about that holographic format...

Discussion in 'PC Hardware, Software and Displays' started by pixelbox, Dec 8, 2005.

  1. pixelbox

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    So it's able to store 300gb on a disk. Ok, so why even try with blu-ray? Wouldn't this format kill blu-ray? IMO, 300gb is way too much, what do you guys think? Also, is it possible to have 1080p plus 60fps movies on blu-ray? I don't have time to do the math.:roll:
     
  2. rabidrabbit

    rabidrabbit A Reformed Member
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    Eventually yes, or something similar.
    But for the near future, the beginning of "HD Era" it is still way too expensive tech to be competitive, and also the capacity is overkill for Hollywood.
    For mass storage the extra extra space is always good, but for games and movies the storage capacity is just way too ahead of other technology.
    The faster transfer speeds would be nice though, I guess, though I'm not sure would much of that go to waste with near future games and processors?
    Edit: oh so this was about some 300GB capacity holographioc disc, not that terabyte(s) disc, still whike the capacity is more in what next gen seems to need, the cost of the tech is still too much.
    btw how is the rewriteability of holographic discs? Would home writers be even further away in the future?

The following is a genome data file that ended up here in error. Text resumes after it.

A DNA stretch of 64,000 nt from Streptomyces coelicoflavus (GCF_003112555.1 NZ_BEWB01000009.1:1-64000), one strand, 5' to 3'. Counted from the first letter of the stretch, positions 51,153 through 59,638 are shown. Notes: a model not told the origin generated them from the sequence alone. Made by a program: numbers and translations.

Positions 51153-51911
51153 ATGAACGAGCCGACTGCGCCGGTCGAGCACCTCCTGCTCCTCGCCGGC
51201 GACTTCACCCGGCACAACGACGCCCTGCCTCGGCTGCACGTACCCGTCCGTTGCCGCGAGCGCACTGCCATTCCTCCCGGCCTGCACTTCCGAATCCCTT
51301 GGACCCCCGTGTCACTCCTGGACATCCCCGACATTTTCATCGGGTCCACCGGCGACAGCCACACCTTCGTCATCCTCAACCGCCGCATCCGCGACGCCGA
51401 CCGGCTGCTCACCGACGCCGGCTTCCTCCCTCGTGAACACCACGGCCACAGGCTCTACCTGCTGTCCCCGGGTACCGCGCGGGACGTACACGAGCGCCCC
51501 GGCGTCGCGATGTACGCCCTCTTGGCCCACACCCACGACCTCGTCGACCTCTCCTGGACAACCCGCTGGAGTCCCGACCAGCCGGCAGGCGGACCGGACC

#2 rabidrabbit, Dec 8, 2005
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  3. London-boy

    London-boy Shifty's daddy
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    The problem with 1080p60 is that the movies are only shot at 24fps anyway, so even if it were capable of it (i'm not sure to be honest), the movies would still be at about 30fps.

    Sports and other TV programs recorded to Bluray might be the only thing running at 1080p60, IF Bluray allows it obviously. But even those are only shot at 720p60 these days, the majority of them anyway, although i guess things will change over time.
     
    #3 London-boy, Dec 8, 2005
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  4. ShootMyMonkey

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    Besides the cost factor, the other difference is just time to market. Holographic storage formats are still pretty much only around in the labs and expos, whereas Bluray hardware and discs are already available. Even if 300 GB or 1 TB seems like way too much, there are some areas where it works out nicely -- mainly as an archival media. There's still a need for more capacity there.

    Also pertaining to the question of --